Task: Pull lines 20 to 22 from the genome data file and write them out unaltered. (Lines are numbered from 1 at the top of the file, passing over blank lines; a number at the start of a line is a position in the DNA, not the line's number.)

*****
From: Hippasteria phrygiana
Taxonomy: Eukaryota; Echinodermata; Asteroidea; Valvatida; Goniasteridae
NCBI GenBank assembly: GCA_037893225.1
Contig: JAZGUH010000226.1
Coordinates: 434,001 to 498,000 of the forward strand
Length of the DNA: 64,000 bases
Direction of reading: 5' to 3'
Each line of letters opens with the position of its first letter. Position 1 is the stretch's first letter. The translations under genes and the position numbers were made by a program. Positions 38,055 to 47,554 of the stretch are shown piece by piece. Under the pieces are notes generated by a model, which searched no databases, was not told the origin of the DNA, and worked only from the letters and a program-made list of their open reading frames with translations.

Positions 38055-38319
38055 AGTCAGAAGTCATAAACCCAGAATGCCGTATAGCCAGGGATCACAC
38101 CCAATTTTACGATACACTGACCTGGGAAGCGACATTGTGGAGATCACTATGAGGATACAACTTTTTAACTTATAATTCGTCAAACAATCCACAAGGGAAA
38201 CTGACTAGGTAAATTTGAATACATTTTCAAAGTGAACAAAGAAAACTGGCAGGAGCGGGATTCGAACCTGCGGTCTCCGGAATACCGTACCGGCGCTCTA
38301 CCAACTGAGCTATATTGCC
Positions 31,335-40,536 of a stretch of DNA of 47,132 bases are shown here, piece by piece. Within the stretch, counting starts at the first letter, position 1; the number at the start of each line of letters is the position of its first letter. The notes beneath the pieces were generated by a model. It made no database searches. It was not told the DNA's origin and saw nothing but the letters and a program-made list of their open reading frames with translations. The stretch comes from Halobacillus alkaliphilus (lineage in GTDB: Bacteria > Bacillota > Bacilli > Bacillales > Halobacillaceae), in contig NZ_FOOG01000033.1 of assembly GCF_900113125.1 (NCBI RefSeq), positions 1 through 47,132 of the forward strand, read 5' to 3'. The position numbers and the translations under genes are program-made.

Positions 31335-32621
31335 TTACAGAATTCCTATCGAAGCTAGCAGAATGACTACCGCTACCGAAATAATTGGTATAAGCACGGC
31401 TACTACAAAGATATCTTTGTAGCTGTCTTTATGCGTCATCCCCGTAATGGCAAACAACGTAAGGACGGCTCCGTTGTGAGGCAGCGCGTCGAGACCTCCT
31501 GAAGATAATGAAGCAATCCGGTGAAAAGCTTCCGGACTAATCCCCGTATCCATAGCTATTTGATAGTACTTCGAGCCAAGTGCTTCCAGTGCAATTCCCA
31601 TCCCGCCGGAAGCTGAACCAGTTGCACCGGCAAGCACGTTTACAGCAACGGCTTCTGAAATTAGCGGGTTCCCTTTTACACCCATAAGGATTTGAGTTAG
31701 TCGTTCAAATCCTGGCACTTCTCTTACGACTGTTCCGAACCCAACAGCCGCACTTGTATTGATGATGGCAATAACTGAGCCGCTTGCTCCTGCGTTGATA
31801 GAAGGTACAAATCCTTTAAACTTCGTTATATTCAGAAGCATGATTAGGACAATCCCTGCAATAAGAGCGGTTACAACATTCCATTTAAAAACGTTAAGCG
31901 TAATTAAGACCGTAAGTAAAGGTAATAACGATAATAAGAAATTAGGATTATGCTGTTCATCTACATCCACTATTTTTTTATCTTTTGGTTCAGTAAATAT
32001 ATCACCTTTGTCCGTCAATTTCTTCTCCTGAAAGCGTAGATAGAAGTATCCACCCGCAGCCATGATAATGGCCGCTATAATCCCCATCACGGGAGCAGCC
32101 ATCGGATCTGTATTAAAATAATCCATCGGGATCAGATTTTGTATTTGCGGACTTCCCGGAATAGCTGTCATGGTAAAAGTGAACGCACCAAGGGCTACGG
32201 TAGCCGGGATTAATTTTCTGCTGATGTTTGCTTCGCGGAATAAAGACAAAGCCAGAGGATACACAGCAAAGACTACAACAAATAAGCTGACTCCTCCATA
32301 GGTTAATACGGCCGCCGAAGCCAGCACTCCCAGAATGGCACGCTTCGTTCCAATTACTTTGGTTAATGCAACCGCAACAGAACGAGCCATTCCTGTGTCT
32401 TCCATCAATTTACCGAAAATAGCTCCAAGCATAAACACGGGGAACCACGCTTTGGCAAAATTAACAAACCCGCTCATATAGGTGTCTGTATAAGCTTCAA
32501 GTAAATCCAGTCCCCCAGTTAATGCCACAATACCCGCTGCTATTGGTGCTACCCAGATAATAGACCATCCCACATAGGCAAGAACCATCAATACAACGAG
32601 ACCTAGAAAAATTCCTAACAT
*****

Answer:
31701 TCGTTCAAATCCTGGCACTTCTCTTACGACTGTTCCGAACCCAACAGCCGCACTTGTATTGATGATGGCAATAACTGAGCCGCTTGCTCCTGCGTTGATA
31801 GAAGGTACAAATCCTTTAAACTTCGTTATATTCAGAAGCATGATTAGGACAATCCCTGCAATAAGAGCGGTTACAACATTCCATTTAAAAACGTTAAGCG
31901 TAATTAAGACCGTAAGTAAAGGTAATAACGATAATAAGAAATTAGGATTATGCTGTTCATCTACATCCACTATTTTTTTATCTTTTGGTTCAGTAAATAT